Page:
What is Cerebral Malaria?
Cerebral malaria is a rapidly developing encephalopathy, but much pathology of is not clearly understood. Malaria occurs in millions of people, but only 20-50 % of the cases develop into cerebral malaria. It is unclear why some people develop it and others do not.
Cerebral malaria develops when parasitized red blood cells (PRBCs) adhere to the cerebral microvasculature, causing blockage of the blood's pathway (see photos 6-8). This blockage stops blood flow, leading to a shortage of oxygen and nutrients those areas of the brain. The occlusion of the small vessels occurs diffusely throughout brain. This phenomenon seems to occur in all patients with cerebral malaria, although there are numerous other complications that occur as a result of this disease.
Approximately half of the patients with cerebral malaria have elevated intercranial pressure and seizures. Patients in the Gambia, in West Africa, had rings of PRBCs form around the normal RBCs, which will also lead to microvasculature occlusion.
On rare occations, the parasite causes cerebellar ataxia, but no loss of consciousness. The ataxia can occur up to 4 weeks after a malaria attack occurs, but will disappear after 1-2 weeks.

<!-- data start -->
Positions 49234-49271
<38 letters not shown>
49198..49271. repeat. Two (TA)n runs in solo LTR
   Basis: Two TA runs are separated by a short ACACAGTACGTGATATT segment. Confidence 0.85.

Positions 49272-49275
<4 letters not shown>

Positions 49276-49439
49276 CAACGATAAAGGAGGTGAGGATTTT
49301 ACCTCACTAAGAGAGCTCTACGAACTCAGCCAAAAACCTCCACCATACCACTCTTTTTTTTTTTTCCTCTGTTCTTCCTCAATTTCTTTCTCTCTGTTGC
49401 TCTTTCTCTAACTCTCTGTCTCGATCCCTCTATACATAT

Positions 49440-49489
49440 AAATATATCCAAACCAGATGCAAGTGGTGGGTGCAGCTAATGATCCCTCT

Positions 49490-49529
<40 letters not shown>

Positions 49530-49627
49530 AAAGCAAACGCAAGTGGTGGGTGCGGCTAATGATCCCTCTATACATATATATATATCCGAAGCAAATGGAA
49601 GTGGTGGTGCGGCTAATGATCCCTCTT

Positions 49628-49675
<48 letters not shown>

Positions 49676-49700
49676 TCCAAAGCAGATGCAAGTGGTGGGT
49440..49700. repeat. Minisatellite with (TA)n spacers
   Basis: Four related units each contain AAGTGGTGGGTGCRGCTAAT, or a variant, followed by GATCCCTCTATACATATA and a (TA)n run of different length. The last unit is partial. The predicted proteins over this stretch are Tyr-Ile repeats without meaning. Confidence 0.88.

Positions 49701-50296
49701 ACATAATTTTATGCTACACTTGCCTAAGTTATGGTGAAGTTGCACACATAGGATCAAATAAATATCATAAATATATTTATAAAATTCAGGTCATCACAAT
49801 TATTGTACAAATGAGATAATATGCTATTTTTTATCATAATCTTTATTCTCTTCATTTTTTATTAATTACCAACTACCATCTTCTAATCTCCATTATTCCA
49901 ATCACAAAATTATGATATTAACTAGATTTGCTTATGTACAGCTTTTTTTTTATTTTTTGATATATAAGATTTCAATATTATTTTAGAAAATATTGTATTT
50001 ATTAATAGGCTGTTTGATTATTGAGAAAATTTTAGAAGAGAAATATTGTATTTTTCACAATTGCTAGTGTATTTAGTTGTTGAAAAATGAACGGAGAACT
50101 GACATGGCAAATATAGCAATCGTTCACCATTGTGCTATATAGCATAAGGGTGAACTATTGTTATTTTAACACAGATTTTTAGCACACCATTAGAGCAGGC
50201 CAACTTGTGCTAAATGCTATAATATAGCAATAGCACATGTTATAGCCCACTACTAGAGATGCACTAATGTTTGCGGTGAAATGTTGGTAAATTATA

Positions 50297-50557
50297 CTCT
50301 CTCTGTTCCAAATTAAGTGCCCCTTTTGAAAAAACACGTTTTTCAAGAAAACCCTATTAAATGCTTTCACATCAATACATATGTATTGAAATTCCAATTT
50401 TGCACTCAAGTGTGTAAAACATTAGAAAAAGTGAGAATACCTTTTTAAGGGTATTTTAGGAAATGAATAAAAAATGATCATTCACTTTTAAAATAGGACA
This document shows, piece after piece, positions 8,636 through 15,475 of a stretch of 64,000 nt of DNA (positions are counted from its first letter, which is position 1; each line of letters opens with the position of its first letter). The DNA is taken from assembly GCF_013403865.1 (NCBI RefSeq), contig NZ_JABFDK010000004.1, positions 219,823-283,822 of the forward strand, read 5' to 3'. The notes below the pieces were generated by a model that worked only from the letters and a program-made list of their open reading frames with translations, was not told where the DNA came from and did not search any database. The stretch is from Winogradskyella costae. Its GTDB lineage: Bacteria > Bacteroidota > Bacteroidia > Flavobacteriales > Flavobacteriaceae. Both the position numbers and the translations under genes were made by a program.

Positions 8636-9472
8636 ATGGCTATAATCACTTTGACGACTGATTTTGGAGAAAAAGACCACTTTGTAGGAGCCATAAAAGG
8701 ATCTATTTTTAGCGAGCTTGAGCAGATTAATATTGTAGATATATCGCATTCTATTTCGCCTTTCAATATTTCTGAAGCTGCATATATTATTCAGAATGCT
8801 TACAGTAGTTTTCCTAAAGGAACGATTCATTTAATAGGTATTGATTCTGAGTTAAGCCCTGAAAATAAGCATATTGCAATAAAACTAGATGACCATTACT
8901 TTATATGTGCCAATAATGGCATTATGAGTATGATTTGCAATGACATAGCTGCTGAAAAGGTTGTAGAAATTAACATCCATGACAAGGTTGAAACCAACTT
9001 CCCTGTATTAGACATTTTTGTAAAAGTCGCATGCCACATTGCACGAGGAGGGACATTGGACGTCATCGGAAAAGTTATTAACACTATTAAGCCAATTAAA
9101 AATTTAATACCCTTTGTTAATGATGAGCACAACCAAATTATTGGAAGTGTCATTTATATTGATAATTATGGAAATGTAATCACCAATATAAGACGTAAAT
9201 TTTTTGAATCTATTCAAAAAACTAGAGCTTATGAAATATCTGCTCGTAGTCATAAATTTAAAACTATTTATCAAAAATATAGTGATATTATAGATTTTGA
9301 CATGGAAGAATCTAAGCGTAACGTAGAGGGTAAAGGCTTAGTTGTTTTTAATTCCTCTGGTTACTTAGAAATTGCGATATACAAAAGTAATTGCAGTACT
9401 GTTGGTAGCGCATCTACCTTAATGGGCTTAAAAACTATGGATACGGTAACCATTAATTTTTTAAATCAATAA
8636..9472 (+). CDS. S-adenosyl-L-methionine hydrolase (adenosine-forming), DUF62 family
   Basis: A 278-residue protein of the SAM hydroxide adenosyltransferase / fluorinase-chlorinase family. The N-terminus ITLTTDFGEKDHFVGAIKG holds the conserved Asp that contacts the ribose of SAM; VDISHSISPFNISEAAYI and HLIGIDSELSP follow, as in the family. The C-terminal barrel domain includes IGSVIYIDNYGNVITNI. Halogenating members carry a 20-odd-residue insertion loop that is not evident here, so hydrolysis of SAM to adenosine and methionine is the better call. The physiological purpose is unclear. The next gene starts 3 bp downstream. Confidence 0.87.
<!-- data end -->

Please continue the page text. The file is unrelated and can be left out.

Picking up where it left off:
Physical manifestations of the disease may be an abnormal EEG resulting from the lack of oxygen, loss of sulci, and a MRI may show hemorrhagic lesions and infarction.
A common cause of death for patients with cerebral malaria is acute respitory arrest, which may be a result of the intracranial pressure causing a fatal brain stem herniation.
Most people who survive cerebral malaria have no residual neurologic problems. Only about 10 % of patients surviving cerebral malaria suffer from neurologic deficits such as hemiparesis, hypotonia, or spasticity.
We know we have an unclear understanding of the disease because so many people survive the disease without any neurologic problems. This fact leads us to believe it is unlikely that there is complete obstruction of blood flow.
One hypothesis is that the parasite indirectly causes an abnormally high release of nitric oxide in the brain, which changes brain function in the same way as ethanol. This would result in a unconscious state. However, this state would be reversible without residual neurologic probelms.
This hypothesis explains the reversability of the coma state, however, it does not explain many of the other problems associated with the disease, such as the blocked microvasculature.
Photo 6: A brain affected by cerebral malaria. For source, please see references page.
Photo 7: A blocked cerebral capillary. For source, please see references page.
Photo 8: Another blocked cerebral capillary. For source, please see references page.
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